Hamas suffers a big blow, but is its military chief dead or alive?
Following up on an airstrike that hit the house of terror mastermind Mohammad Deif, Israel killed three Hamas commanders last night. Raed al-Attar, Mohammad Abu Shmallah and Mohammad Barhoum. While there are still conflicting accounts as to whether Deif was killed or not, including a disappearing death certificate; three of his colleagues were killed.
Raed Attar, who oversaw Hamas forces in Rafah, planned major infiltrations and other attacks that killed Israeli civilians. He was directly involved in the 2006 kidnapping of SFC Gilad Shalit, as well as efforts to hold him captive in Gaza.
In addition to planning attacks, Attar oversaw the construction of tunnels used to attack Israel through the Sinai Peninsula. As a senior Hamas operative, his major responsibility was to smuggle weapons into Gaza and oversee efforts to train and arm terrorists.
Mohammed Abu Shamlah directed Hamas’ forces in Southern Gaza. During Operation Protective Edge, 13 terrorists under his command infiltrated Israel through a tunnel near the community of Sufa. He planned dozens of terror attacks that killed Israeli civilians and soldiers.
In 1994, Shamlah was involved in the murder of an IDF officer in Rafah. About a decade later, he took part in a vicious attack against an IDF soldiers. During the attack, terrorists detonated explosives near an IDF military position, killing 6 soldiers and injuring 10 others. He was directly involved in the 2006 terror attack that led to Gilad Shalit’s kidnapping and killed two soldiers.
Muhamad Barhoun, whose death the IDF confirmed earlier today, was a senior Hamas operative in the Rafah area who smuggled weapons to terrorists. For several years, he lived in Libya and Syria, where he raised funds for the terrorist group and transferred them to Gaza.
Ynet provided some details of the operation and the coordination between the IDF and the Shin Bet.
N., the deputy chief of the Shin Bet, was in the command and control center in Tel Aviv keeping a close watch on the operation under the direction of the general security service’s leader, Yoram Cohen, when he gave the final green-light from an intelligence perspective for the IDF’s coordinated attacks from the air and land.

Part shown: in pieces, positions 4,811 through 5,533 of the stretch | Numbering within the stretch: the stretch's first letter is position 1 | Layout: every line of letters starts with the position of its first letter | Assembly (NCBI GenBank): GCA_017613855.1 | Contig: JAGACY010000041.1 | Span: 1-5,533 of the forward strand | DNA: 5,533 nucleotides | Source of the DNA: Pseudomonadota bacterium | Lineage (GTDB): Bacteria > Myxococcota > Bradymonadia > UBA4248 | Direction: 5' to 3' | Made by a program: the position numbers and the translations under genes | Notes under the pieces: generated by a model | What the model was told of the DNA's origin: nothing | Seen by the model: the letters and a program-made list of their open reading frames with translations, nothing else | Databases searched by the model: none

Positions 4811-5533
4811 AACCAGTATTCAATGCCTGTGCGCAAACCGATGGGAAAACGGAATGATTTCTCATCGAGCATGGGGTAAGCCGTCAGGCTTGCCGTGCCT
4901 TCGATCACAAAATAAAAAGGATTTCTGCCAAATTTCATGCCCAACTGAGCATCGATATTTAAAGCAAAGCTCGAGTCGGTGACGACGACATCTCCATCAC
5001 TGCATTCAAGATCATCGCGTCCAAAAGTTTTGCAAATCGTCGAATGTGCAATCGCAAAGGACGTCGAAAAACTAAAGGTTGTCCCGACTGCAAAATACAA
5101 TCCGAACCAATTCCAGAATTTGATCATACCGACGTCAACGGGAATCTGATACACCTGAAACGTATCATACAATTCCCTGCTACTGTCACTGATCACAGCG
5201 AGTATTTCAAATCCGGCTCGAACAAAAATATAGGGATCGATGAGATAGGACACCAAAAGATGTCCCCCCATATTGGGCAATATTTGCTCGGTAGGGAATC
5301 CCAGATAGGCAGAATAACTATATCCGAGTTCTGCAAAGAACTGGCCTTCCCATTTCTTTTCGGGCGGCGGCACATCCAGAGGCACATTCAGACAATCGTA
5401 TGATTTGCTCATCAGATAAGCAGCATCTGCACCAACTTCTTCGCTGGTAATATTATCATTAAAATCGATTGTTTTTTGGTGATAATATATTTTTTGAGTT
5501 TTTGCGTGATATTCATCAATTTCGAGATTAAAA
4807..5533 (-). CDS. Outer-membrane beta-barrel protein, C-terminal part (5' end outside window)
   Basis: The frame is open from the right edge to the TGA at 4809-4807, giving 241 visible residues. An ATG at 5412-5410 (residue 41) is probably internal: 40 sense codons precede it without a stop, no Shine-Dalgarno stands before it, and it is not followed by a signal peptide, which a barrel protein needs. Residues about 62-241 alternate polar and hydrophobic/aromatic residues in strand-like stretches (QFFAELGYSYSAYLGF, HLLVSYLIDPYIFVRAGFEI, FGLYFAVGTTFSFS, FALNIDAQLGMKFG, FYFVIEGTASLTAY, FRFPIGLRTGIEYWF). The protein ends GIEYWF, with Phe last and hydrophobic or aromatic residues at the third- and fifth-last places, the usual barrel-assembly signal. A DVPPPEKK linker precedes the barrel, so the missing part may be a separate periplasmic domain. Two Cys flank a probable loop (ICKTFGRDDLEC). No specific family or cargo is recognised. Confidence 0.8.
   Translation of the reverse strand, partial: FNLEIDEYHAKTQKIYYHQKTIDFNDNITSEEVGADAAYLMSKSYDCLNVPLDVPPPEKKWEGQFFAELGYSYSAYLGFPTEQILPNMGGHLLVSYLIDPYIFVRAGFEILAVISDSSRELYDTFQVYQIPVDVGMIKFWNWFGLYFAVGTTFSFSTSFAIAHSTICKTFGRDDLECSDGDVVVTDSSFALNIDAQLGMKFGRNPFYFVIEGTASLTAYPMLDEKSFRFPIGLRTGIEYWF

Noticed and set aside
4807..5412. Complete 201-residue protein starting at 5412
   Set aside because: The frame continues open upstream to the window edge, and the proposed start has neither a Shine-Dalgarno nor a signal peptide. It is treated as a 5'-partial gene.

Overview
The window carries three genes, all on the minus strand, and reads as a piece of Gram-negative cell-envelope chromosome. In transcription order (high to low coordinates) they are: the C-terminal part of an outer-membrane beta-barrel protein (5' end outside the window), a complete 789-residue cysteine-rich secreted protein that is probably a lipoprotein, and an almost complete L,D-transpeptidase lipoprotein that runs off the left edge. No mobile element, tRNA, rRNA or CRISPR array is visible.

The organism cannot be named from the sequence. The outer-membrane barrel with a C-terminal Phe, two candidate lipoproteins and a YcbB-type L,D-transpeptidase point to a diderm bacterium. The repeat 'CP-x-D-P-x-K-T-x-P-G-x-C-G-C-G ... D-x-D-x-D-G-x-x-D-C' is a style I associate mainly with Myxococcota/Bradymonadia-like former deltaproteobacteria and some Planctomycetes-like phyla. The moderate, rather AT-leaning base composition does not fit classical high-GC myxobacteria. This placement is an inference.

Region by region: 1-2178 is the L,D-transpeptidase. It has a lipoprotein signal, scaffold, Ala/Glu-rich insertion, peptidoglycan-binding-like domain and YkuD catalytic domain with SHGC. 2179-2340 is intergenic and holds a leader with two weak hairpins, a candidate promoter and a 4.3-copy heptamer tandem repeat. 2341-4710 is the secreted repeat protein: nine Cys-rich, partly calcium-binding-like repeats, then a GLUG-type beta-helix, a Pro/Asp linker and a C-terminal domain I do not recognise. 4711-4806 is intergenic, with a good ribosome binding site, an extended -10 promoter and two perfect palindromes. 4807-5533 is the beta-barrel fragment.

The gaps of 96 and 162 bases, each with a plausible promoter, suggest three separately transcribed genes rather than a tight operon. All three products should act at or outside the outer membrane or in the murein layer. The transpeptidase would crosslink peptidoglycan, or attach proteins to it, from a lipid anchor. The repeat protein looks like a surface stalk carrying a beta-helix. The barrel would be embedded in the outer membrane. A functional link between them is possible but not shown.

The final minutes before the targeted killing were nerve-wracking. The surveillance efforts on al-Attar and Abu Smallah had been underway for months, but the pair made a point of hiding within areas that the IDF would hesitate to attack for fear of harming innocent bystanders or because of insufficient intelligence.
Interestingly the planes involved in targeting the two terrorists were launched just prior to the attack.
But the operations was not over and within a few hours the Shin Bet received the long-awaited news – al-Attar and Shmallah, which had launched dozens of brutal terror attacks on Israel since the 90s, were killed in the attack. Rafah Division senior commander Mohammed Barhoum was also killed in the attack. Case closed.
The Shin Bet considered the attack on the pair and Barhoum not only as a punitive action, as they had recently planned large-scale attacks against IDF forces and held sensitive information on the planning and rehabilitation of the terror tunnel infrastructure.
This last point was reiterated in a statement made today by Prime Minister Netanyahu, who said that the three “were planning deadly attacks against Israeli citizens.”
The IDF released a video of the strike on the building that housed all three terrorists.
Perhaps what’s most important about the strikes against four top ranking Hamas terrorists is what it says about Israel’s intelligence gathering. Avi Issacharoff wrote in The Times of Israel:
It can be assumed that whether or not Muhammad Deif is still alive, those members of the Hamas military leadership who have survived are now desperately trying to figure out what went wrong. How could it be that after long weeks in which Israel was unable to get to any of the heads of the military wing, now, within 48 hours, the Shin Bet located one of Deif’s hideouts and killed three other members of the Hamas general staff?
It should be stressed again: Two of the three were not mere senior commanders of the Izz ad-Din al-Qassam Brigades. Muhammad Abu Shamala, the “head of the southern command” and Raed al-Attar, the commander of the Rafah area, were part of the founding generation of the Hamas military wing — along with Deif and several others who are no longer with us, including Mahmoud Al-Mabhouh and Emad Akel. They were among Deif’s closest brothers-in-arms — long-term veterans with experience and knowledge that cannot be easily replaced.
As far as the intelligence breach that Israel exploited. It had consequences.
No doubt Hamas will try to replace them, but for a while Hamas’ operational capability has been severely damaged. Not only did it lose most of its tunnels and rockets, but at least three critical members of their hierarchy are gone now too.
[Photo: Screenshot from Ynet ]DONATE
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